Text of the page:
In 1987, Tony became the business partner of rag-trade alumnus Paul Rosenberg and the pair formed Mondial Designs. Their first product was the 4004, a nice-looking, good-sounding, solid-state power amplifier, styled by then-TAS cover artist Robbii Wesson and designed by Krell's Dan D'Agostino. More amps and preamps followed, including the 200Wpc 8008, which became Tom Norton's reference after he reviewed it for Stereophile in 1996. The parties thrown by Rosenberg and Federici at the Las Vegas and Chicago CE Shows became the stuff of legend, and I remember Tony at the 1993 Chicago party good-naturedly badgering the band (made up of audio journalists and reviewers, including yours truly) to play the entire Who's Next album.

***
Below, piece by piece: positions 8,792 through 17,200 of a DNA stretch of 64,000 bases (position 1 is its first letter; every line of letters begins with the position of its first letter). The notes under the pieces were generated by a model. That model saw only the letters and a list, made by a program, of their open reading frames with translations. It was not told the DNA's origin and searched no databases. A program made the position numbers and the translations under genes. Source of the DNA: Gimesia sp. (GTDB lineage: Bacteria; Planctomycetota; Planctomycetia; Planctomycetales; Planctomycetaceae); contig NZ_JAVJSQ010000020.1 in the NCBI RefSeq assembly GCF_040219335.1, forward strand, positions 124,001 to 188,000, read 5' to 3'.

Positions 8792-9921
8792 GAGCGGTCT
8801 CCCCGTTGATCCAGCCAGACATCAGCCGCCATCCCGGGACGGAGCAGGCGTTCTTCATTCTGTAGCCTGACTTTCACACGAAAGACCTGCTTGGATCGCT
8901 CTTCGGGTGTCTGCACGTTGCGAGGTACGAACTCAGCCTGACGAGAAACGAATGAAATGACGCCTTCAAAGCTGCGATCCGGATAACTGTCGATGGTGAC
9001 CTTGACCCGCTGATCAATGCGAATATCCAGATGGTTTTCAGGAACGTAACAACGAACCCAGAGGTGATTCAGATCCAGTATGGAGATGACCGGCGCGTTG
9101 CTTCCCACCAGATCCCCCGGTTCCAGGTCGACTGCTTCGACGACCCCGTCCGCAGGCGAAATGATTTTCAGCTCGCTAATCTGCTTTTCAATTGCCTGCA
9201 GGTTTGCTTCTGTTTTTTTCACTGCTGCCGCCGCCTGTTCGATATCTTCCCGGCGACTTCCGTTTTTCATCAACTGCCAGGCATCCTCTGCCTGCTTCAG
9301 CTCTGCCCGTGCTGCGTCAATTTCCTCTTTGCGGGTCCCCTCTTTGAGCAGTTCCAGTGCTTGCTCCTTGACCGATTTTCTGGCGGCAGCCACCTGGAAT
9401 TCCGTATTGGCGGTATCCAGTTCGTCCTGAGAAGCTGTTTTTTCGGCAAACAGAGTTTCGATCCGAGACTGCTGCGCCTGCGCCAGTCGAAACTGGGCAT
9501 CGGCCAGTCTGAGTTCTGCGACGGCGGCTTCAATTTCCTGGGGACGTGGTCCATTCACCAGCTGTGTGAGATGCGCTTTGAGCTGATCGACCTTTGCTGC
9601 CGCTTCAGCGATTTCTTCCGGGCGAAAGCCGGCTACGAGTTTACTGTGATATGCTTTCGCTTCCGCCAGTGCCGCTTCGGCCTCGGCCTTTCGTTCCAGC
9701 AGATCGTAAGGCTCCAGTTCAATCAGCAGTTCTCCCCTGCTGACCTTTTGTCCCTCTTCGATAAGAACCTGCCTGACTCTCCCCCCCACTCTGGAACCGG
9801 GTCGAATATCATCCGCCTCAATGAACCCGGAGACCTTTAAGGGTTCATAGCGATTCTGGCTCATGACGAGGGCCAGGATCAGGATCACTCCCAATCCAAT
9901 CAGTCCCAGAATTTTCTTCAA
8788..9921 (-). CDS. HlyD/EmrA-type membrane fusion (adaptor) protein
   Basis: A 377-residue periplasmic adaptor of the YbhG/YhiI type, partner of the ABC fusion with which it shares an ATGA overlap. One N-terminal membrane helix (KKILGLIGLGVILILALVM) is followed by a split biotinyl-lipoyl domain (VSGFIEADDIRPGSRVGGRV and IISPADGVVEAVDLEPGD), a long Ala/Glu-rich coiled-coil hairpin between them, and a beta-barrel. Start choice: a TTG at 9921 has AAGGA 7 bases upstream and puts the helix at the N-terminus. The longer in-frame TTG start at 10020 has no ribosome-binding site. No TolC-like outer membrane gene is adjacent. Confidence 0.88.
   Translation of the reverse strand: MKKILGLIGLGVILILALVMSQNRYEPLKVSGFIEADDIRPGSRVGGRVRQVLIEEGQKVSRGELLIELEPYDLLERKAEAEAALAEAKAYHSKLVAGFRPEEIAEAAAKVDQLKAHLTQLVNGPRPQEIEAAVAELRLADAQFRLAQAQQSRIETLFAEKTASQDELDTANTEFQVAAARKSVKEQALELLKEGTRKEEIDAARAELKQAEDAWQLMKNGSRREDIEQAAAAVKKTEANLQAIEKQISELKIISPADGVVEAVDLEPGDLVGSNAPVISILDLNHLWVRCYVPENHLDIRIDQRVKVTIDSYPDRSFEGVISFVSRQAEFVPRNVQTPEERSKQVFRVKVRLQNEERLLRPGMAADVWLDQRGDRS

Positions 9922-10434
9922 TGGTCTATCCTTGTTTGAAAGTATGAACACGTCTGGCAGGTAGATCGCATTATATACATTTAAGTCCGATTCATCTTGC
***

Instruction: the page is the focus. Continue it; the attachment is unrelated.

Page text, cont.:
Tony Federici was always outspoken, as you can see from my 1996 interview with him at www.stereophile.com/interviews/612. I lost touch with Tony following the 2001 sale of Mondial to Klipsch, but I read with interest an on-line diatribe. on the state of audio reviewing he had written last May. Same old Tony!
I was saddened to learn at last week's CEDIA Expo in Indianapolis that Tony had passed away in August, apparently of a heart attack. Details are scant, but I believe Tony was in his mid-50s. The high-end audio industry is a less colorful place without Tony's energy and ideas. I, for one, shall miss him. Salut Antonio! Grazie for forcing me to pick up my Fender bass after too long a hiatus.